New Reflex camera

Discussion in 'Industry News' started by farmersteve, Sep 28, 2017.

  1. summicron1

    summicron1 Subscriber

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    what was the name of that wizz-bang 4 by 5 lightweight camera, the one you supplied the lens/shutter for?

    Took a cupla years longer than expected and left the makers hating life, hating kickstarter, hating their customers and themselves and the world in general and vowing never to have anything to do with the whole idea ever again?

    On the other hand, ya never know. This one, however, strikes me as rather challenging, given the price point and stated technological abilities.

    Is there a format for kickstarted videos? They all seem to be the same: dreamy music, close-ups of someone drawing something on paper, someone else doing cool stuff with computer graphics, pretty girls smiling at the alleged product which sure looks ready to go in the video even though it's just a plastic mock-up.

    And so on.
     
  2. OP
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    farmersteve

    farmersteve Member

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    Travelwide Wanderlust camera. I remember how late to deliver and overworked they were. So much so, they delivered all the cameras they had promised to deliver and walked away from it. They promised to bring it to retail, but never did...

    https://wanderlustcameras.com/
     
  3. summicron1

    summicron1 Subscriber

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    yeah, they ran into a solid wall of production problems, material problems and logistical nightmares. Poor sods.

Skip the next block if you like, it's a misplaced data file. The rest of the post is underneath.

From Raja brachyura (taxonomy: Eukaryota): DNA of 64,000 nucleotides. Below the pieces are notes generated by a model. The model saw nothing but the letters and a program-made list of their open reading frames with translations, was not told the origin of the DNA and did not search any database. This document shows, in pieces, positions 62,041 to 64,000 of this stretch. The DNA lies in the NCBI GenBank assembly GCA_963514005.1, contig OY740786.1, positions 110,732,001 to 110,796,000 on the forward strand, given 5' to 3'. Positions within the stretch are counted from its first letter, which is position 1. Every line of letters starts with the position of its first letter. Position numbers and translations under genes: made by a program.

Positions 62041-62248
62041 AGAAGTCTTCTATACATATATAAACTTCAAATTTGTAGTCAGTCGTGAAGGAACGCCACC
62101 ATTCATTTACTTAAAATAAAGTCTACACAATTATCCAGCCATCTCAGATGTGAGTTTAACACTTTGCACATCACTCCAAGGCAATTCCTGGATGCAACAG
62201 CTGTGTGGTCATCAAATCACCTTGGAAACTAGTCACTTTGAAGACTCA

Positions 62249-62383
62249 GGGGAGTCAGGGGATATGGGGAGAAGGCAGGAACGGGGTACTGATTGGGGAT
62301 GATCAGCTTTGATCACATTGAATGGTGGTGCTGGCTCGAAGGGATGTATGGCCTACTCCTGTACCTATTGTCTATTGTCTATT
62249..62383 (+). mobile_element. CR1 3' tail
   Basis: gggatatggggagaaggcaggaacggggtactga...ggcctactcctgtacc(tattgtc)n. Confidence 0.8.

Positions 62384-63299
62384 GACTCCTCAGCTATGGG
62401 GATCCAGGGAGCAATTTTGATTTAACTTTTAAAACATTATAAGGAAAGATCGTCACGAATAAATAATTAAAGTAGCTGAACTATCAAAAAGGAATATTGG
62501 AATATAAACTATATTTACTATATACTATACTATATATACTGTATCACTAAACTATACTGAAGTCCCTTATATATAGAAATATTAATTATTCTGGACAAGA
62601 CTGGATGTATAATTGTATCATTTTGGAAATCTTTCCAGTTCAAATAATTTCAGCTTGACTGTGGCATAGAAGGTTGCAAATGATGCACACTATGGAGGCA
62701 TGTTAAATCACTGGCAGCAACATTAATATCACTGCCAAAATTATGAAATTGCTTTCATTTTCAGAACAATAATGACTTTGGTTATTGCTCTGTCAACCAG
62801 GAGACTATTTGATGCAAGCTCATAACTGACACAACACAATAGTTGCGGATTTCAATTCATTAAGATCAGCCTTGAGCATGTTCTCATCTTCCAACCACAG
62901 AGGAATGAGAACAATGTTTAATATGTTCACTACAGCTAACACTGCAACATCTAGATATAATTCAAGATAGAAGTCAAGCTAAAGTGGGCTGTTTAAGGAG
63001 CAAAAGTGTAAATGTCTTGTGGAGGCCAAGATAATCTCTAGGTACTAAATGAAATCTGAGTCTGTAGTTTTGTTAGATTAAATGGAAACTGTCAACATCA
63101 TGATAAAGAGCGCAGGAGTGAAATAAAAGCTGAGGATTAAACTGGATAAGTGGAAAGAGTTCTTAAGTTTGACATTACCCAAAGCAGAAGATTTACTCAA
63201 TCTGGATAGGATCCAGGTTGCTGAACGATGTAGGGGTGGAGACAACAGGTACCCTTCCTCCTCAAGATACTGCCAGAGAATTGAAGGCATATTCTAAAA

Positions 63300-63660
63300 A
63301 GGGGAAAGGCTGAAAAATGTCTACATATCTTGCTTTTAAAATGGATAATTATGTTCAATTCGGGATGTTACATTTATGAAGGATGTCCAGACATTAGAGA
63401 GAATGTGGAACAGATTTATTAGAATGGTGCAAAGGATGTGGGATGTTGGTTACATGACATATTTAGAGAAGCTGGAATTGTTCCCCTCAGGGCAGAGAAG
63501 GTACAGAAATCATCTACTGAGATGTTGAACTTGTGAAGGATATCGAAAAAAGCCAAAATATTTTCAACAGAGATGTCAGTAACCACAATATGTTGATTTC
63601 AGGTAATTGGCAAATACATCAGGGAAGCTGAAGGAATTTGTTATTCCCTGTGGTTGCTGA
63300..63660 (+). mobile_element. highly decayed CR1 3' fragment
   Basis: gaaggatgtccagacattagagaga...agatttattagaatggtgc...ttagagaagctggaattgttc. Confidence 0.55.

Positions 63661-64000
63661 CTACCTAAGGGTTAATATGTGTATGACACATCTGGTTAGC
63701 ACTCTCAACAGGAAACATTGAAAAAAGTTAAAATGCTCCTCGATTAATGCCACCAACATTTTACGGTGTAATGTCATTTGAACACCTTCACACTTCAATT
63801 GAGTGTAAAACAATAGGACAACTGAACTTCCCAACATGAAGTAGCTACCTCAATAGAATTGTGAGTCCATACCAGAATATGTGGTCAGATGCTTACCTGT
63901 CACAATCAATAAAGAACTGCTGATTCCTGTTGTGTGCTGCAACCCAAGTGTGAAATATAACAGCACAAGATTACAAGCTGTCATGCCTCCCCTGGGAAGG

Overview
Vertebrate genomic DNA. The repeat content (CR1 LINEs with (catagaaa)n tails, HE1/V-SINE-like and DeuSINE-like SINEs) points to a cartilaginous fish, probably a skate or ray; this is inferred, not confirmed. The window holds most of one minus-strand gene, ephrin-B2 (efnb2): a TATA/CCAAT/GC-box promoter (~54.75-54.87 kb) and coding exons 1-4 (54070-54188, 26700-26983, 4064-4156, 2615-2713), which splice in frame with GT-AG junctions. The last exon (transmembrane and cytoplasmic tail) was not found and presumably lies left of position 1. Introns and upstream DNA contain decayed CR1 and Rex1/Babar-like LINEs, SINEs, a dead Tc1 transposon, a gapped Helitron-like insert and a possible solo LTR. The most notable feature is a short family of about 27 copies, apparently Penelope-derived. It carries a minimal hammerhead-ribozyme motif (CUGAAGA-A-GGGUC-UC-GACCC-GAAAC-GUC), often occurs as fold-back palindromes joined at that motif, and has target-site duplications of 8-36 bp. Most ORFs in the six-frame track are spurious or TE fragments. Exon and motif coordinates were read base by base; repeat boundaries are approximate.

4. AgX

    AgX Member

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    Surprisingly, as there hardly is to imagine a more simple LF camera.
     
  5. etn

    etn Subscriber

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    Probably doable from a technical point of view, but certainly not for a resale price of $300 (or whatever their target is).
     
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    farmersteve

    farmersteve Member

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    It was £350 for the beta camera and £399 for the "retail". Which around $500
     
  7. MattKing

    MattKing Subscriber

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    It looks like they are using an Arduino for the prototype, with intention to use a customized processor for production.
    Which is attractive as an idea. If they can develop modification and customization ideas/prototypes with this sort of approach, and then incorporate the ones that work relatively easily into actual production, then you may very well have a viable product.
     
  8. Theo Sulphate

    Theo Sulphate Subscriber

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    There was an older guy at work once, mid 60's, who used a D800. Every week he'd tell me of a new "discovery" he had found on some website, such as setting a manual lens for hyperfocal distance. At one point I brought in an old photo magazine from the 1950's to show him all his discoveries were just basic photographic principles.